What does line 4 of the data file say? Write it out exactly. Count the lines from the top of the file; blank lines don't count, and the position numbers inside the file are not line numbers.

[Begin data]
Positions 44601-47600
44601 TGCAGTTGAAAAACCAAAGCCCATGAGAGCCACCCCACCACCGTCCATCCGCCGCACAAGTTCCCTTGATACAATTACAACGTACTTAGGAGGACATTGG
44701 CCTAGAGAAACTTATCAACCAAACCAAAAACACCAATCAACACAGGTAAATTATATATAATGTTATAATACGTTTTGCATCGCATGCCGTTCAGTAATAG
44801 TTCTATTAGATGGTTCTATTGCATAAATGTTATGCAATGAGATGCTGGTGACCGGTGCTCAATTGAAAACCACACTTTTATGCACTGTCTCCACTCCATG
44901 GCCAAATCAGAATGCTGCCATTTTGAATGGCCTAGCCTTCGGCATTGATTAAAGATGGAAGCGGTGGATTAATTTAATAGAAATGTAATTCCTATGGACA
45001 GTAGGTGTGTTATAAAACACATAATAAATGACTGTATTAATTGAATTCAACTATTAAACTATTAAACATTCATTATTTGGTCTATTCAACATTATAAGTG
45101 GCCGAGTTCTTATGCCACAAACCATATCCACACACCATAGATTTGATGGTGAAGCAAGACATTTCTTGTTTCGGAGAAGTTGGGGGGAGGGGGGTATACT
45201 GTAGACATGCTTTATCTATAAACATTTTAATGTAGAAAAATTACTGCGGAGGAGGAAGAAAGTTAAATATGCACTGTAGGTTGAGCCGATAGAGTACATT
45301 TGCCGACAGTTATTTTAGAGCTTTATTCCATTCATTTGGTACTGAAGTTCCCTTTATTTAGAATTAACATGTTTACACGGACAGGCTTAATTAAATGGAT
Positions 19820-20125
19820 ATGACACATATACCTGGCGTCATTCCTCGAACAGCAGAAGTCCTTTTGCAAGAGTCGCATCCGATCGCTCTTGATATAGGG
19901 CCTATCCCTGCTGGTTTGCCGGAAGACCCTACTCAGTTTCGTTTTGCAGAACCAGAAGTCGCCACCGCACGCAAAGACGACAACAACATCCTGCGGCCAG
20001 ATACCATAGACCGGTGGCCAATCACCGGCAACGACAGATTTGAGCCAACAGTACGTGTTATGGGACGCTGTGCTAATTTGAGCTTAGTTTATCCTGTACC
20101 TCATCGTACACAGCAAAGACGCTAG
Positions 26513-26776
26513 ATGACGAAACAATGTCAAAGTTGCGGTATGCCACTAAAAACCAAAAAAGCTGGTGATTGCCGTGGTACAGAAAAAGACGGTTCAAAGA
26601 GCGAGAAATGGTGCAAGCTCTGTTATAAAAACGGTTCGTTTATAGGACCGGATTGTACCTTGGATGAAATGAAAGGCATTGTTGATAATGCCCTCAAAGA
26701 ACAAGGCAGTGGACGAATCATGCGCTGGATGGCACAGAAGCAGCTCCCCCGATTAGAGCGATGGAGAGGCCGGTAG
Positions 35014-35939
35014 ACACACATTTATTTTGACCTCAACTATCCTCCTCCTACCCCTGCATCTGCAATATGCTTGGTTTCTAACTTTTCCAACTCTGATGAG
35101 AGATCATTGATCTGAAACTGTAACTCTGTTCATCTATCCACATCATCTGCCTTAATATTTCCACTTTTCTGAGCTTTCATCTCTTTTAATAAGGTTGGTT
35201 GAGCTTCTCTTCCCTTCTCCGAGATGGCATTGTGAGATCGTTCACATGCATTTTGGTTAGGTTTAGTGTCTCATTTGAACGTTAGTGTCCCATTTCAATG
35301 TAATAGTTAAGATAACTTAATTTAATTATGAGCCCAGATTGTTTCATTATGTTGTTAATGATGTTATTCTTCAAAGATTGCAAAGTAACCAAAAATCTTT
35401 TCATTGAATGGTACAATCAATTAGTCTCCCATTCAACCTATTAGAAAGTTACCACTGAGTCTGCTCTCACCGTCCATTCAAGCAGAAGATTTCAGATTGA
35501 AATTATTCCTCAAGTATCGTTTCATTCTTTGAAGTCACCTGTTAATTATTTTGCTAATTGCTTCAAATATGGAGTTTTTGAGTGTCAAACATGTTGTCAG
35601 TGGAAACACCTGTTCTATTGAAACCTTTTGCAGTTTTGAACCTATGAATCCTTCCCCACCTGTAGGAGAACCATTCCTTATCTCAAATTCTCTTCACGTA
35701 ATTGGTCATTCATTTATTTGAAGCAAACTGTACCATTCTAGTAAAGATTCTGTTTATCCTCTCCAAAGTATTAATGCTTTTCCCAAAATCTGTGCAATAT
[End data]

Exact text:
44801 TTCTATTAGATGGTTCTATTGCATAAATGTTATGCAATGAGATGCTGGTGACCGGTGCTCAATTGAAAACCACACTTTTATGCACTGTCTCCACTCCATG